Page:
Nicola Sturgeon: UK faces "lost decade" with Brexit
The UK faces a "lost decade" as it tackles the reality of Brexit and Scots should be ready to consider independence to avoid this scenario, Nicola Sturgeon has told MSPs.
The First minister hit out at the "unacceptable and breathtaking" delay of the UK Government drawing up any kind of plans for Brexit three months after Britons voted to leave the EU in the June referendum.
Scotland's minster for Brexit, Mike Russell, will hold talks with his UK counterpart David Davies in London tomorrow. But Ms Sturgeon told Holyrood's European committee today she has become increasingly "frustrated" at the delay in setting out Scotland's role in negotiations to untangle the UK's relationship with the Brussels bloc.
The SNP leader has already said that a second independence referendum is an option that she may pursue to protect Scotland's place in the EU.
And the protracted timescale is not yet "fully appreciated" by the public, according to the SNP leader who warned that the "article 50" process to leave the EU is only the start.
"That doesn't necessarily determine the new relationship between the UK and the EU - that will take goodness knows how many years after that. There will presumably require to be a transition period and then `how long is a piece of string' when it comes to considering the time it will take to put in place a new trade deals between the UK and not just the EU but other countries.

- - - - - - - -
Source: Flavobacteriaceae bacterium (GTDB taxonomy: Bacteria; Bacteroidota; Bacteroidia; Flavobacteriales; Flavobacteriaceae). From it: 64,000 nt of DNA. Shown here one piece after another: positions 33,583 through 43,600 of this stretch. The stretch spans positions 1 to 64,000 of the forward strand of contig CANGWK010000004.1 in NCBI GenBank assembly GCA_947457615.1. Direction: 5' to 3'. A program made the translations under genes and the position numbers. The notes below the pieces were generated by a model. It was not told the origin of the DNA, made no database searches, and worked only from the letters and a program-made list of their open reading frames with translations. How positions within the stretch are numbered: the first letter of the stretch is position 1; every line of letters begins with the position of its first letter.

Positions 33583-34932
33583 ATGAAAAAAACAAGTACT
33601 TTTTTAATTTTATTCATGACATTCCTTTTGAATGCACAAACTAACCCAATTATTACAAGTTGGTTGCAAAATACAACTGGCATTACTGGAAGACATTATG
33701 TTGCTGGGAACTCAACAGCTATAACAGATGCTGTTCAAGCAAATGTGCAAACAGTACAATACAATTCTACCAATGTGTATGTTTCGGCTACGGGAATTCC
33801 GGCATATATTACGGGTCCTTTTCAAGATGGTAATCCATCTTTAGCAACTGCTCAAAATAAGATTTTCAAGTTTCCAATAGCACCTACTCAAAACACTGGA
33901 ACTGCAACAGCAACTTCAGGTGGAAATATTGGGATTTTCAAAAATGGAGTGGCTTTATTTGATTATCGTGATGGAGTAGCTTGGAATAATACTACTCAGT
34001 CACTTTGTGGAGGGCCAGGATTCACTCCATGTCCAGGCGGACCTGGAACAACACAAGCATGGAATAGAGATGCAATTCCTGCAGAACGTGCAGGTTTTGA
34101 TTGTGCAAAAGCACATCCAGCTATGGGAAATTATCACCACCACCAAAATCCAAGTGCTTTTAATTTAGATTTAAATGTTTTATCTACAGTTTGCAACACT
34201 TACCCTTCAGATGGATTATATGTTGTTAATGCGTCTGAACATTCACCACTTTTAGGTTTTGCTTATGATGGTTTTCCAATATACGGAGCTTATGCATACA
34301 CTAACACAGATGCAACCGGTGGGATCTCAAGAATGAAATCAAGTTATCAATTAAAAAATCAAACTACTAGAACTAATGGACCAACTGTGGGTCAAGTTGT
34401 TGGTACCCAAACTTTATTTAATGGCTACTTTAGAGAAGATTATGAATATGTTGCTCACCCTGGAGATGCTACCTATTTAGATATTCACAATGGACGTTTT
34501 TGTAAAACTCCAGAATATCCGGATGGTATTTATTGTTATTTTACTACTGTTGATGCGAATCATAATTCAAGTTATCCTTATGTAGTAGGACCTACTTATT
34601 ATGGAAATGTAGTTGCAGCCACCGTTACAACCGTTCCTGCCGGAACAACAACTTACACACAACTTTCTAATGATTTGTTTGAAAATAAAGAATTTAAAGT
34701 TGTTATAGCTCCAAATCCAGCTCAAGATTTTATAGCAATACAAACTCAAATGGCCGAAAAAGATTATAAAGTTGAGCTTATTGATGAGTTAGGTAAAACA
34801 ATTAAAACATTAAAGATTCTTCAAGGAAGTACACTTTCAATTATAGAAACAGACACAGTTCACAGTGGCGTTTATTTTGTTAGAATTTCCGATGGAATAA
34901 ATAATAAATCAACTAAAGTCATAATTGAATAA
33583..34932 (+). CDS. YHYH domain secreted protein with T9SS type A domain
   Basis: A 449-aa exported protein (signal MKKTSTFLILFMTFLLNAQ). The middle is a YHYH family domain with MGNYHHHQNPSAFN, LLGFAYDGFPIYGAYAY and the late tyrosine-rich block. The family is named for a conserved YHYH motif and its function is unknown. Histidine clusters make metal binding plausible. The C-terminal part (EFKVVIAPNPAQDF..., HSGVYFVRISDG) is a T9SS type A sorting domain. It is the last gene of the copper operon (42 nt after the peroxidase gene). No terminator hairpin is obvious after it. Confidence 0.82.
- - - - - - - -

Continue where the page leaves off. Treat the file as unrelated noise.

"I do think there is a real risk that the UK is facing right now a lost decade or more with the uncertainty and turmoil of Brexit and everything that comes after that before there is clarity about what the UK's place in Europe and the world actually is, will dominate and the damage that will do to our economy and other areas of our society and life will be deep and severe.
"That's why I'm so concerned about this."
Ms Sturgeon dismissed claims by some commentators that the impact of Brexit may have been exaggerated, after the latest unemployment figures today showed a major rise in Scots in work.
"Brexit hasn't started yet," she said.
"We haven't even started this process yet and that potential for a lost decade for the UK should make us all sit up and take notice.
"And in Scotland it should make us think very carefully about whether there are better alternatives to just accepting that we have to be part of that."